• Easier device pairing: Supports NFC for fast wireless image transfer over short distances.
  • More affordable: Was introduced at a lower price, despite coming with a built-in lens.
  • More heavily discounted: Has been around for much longer (launched in June 2013).

If the count of individual advantages (bullet points above) is taken as a guide, the S1H is the clear winner of the match-up (29 : 7 points). However, the pertinence of the various camera strengths will differ across photographers, so that you might want to weigh individual camera traits according to their importance for your own imaging needs before making a camera decision. A professional wedding photographer will view the differences between cameras in a way that diverges from the perspective of a travel photog, and a person interested in cityscapes has distinct needs from a macro shooter. Hence, the decision which camera is best and worth buying is often a very personal one.

S1H 29:07 RX100 II

How about other alternatives? Do the specifications of the Panasonic S1H and the Sony RX100 II place the cameras among the top in their class? Find out in the latest Best Mirrorless Interchangeable Lens Camera and Best Travel-Zoom Camera listings whether the two cameras rank among the cream of the crop.

In any case, while the comparison of technical specifications can provide a useful overview of the capabilities of different cameras, it remains incomplete and does no justice, for example, to the way the S1H or the RX100 II perform in practice. User reviews that are available, for instance, at amazon can sometimes shed light on these issues, but such feedback is all too often partial, inconsistent, and inaccurate.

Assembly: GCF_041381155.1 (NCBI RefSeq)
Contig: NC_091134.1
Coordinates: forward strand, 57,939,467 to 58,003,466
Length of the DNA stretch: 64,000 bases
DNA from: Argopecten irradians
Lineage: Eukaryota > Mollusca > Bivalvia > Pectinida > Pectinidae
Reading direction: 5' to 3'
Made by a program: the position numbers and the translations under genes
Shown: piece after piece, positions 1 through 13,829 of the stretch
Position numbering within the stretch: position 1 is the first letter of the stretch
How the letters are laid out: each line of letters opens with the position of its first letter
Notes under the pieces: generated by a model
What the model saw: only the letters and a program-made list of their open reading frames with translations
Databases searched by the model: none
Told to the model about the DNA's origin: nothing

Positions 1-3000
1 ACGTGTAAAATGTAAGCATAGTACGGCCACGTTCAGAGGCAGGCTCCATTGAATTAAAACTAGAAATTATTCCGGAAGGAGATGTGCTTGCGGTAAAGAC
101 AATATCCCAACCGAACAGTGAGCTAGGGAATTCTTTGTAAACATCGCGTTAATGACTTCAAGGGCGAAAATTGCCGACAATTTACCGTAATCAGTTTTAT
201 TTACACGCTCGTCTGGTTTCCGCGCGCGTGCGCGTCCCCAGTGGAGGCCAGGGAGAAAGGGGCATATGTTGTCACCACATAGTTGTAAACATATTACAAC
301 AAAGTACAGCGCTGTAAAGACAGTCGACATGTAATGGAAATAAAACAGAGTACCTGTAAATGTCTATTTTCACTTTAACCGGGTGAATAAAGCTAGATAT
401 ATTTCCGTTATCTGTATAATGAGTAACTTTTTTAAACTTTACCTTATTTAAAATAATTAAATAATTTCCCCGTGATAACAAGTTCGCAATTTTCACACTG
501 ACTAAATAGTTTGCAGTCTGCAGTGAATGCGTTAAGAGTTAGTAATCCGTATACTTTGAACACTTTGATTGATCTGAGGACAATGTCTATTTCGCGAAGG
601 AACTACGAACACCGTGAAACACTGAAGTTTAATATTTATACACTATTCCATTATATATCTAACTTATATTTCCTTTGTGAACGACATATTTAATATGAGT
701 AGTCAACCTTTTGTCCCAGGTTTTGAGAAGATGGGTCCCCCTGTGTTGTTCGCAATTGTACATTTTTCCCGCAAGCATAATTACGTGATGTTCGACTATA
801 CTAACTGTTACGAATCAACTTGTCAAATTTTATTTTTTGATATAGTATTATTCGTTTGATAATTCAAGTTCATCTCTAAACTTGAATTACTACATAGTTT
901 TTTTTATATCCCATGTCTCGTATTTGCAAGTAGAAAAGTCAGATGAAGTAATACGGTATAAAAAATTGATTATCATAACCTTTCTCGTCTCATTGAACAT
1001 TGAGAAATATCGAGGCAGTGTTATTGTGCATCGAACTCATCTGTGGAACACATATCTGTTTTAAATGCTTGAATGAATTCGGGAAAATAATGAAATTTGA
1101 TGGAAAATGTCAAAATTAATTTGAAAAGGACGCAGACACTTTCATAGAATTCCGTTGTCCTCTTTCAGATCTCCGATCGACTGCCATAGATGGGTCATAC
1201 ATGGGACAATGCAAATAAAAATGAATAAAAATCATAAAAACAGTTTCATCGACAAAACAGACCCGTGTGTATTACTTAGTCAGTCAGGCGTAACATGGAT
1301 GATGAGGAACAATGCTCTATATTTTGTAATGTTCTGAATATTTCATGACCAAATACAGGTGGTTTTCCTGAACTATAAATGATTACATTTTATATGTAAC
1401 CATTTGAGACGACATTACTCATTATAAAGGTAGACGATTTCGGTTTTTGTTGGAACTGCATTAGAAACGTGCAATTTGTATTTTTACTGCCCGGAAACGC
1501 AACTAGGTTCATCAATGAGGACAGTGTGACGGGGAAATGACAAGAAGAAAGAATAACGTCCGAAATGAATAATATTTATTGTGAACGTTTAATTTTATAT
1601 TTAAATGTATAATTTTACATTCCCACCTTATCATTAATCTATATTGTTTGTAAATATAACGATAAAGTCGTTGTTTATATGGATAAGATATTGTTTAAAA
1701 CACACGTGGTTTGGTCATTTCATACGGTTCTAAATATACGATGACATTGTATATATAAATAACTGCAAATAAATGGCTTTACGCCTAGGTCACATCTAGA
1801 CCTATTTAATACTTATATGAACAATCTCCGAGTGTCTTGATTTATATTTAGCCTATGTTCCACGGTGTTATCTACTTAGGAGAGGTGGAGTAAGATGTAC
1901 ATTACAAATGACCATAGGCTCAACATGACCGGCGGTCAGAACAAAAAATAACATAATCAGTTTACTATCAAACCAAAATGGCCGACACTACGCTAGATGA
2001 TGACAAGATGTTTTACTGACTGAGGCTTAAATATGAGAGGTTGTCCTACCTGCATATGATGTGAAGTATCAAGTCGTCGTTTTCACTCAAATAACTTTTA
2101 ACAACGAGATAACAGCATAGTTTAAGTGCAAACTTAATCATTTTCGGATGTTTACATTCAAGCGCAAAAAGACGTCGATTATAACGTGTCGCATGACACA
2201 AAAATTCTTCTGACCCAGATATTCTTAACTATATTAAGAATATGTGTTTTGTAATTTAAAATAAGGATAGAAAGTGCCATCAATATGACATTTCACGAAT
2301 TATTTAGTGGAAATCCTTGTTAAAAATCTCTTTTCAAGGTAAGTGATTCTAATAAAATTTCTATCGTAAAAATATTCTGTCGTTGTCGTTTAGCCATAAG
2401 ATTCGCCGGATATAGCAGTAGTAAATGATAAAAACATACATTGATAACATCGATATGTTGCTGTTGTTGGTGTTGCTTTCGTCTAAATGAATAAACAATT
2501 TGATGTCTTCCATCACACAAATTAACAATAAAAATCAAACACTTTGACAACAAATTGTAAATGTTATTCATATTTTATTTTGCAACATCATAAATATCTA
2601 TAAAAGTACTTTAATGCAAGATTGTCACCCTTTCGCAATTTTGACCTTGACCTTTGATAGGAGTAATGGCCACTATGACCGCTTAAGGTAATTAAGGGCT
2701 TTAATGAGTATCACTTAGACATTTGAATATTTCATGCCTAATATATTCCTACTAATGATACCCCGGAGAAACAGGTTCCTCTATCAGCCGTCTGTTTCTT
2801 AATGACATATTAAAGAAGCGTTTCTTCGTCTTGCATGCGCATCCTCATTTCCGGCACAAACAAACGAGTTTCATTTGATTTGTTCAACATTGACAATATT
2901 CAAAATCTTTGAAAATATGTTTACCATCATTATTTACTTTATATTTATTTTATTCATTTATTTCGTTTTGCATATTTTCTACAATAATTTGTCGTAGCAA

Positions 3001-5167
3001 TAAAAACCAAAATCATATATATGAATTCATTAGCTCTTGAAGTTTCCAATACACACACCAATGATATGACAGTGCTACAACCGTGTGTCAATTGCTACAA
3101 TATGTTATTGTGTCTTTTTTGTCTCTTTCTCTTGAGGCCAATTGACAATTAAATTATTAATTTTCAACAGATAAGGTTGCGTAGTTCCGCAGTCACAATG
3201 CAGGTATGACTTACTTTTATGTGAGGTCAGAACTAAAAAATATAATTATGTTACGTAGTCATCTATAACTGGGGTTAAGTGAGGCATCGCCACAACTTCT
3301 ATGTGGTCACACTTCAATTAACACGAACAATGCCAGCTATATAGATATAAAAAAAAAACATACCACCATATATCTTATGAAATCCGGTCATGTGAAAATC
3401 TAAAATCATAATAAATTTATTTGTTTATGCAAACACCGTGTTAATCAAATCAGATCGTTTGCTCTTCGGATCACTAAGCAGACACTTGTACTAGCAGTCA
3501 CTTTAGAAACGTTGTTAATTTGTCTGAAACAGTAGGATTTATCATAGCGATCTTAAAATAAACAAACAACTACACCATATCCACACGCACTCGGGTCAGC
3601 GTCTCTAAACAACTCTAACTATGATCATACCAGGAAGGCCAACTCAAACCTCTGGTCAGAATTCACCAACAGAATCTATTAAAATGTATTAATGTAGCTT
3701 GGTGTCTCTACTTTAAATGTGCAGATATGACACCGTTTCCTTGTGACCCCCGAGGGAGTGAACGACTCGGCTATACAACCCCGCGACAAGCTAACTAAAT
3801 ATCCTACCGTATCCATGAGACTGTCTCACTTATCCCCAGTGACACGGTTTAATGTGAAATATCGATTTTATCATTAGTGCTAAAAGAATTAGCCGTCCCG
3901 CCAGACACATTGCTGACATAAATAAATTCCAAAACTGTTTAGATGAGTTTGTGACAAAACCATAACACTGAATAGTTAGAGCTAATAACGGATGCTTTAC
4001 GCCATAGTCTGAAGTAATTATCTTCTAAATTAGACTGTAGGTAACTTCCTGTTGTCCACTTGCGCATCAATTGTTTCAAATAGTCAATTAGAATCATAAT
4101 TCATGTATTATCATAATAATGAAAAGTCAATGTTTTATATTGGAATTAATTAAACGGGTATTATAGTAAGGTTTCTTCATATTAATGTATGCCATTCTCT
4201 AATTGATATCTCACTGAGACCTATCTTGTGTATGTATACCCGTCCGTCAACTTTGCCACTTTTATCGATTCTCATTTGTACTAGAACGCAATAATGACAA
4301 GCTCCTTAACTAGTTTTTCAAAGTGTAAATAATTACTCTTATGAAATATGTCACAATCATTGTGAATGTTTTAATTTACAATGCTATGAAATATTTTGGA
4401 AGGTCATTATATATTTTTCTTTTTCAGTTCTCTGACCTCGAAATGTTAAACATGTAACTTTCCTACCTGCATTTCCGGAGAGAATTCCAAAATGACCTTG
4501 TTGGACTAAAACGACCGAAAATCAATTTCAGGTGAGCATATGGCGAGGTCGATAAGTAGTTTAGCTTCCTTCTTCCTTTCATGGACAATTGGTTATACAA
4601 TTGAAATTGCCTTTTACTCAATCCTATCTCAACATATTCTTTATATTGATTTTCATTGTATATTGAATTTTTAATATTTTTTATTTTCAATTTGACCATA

Expert reviews

This is why hands-on reviews by experts are important. The following table reports the overall ratings of the cameras as published by some of the major camera review sites (cameralabs, dpreview, ephotozine, imaging-resource, and photographyblog). As can be seen, the professional reviewers agree in many cases on the quality of different cameras, but sometimes their assessments diverge, reinforcing the earlier point that a camera decision is often a very personal choice.

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Review Scores
  Camera
Model
camera
  labs  
dp
review  
ephoto
  zine  
imaging
resource
photography
  blog  
Camera
Launch
Launch
Price (USD)
Street
Price
 
Panasonic S1H..90/100...... May 2019 3,999 i